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13 million gives you about a hundred people capable of becoming wizards... not all of them make it that far. Even if 40 or 50 make it to the full height of their powers they are spread all over the country. Some, but not all go to the White Tower to study. 

 

As I said earlier, there are no elves.

 

Bob the Elf is dead and has been for hundreds of years. Like all the other elves and dwarfs died when the Dragonlords came back to life and hunted them all to extinction for betraying them the 1st time round. 

 

And with all due respect it doesn't really matter if you don't 'buy it' I just need to sell it to my players.

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It depends on what you want from your campaign.  Even if you're able to use magic doesn't mean you necessarily ever will learn or even be aware of it.  And being able to use magic may simply mean you can only cause very small effects, like slightly nudge probabilities so you're a little luckier, or small charms that protect you from spiders, etc.  Of all the people who can use magic, only a few may ever be able to do anything significant with it, and not all will be trained.  So even 1:1000 could mean magic is pretty rare, at least of any significance.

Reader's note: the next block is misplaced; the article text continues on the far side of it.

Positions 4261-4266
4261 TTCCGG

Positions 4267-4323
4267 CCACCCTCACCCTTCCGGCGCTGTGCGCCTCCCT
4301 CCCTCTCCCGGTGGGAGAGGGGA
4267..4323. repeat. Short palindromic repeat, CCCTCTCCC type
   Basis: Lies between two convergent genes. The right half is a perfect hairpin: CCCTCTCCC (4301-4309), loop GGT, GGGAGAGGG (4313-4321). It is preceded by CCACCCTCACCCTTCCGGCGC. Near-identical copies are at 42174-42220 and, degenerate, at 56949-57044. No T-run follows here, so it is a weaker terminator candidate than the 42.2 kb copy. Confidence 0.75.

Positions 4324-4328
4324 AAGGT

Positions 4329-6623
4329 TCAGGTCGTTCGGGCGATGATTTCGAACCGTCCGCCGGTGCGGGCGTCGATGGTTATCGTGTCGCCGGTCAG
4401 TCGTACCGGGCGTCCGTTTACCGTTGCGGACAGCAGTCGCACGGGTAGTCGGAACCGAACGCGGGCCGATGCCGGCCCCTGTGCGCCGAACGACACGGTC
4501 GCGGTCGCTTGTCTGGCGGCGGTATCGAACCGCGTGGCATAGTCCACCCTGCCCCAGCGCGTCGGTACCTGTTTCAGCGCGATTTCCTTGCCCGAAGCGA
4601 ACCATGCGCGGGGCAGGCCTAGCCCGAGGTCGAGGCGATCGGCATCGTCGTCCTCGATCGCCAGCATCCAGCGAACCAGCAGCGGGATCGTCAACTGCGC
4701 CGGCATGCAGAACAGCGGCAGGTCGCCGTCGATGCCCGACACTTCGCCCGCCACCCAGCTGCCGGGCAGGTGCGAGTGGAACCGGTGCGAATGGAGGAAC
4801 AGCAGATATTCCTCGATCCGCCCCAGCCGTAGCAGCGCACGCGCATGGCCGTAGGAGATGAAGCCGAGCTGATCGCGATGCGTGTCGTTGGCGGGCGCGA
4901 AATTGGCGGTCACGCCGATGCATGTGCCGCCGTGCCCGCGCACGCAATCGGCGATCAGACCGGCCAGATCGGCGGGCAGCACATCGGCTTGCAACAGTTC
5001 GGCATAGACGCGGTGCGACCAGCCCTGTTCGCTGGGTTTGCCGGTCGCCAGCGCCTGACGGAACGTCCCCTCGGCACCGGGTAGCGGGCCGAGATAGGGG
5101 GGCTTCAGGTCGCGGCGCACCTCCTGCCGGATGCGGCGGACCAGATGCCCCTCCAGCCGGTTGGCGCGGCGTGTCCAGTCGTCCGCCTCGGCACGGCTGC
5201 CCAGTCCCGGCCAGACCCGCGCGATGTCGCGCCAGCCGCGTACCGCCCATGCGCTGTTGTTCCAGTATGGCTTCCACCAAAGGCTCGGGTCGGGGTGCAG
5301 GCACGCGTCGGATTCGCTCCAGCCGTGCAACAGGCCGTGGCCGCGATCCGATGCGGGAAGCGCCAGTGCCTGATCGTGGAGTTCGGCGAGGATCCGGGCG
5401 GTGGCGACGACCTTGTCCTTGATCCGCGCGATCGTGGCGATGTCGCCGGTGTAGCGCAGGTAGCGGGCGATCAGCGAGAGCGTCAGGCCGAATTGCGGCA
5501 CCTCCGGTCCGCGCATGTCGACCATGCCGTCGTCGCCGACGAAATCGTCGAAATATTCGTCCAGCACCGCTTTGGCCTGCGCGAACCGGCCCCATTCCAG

I like the idea of a campaign with lots of hedge wizards, wise women, and minor spell flingers.  People who can't stand up and throw fireballs but can do little things like light a fire or purify water.  Folks who create dubious magical items and can create small effects.  They can curse your enemy (for a little while, with a minor effect) or help you remove a little curse.  They can try to heal your daughter's disease, or at least lessen its effects.  They mix things like aspirin and such.  Every village having someone like that is kind of a neat flavor to a campaign.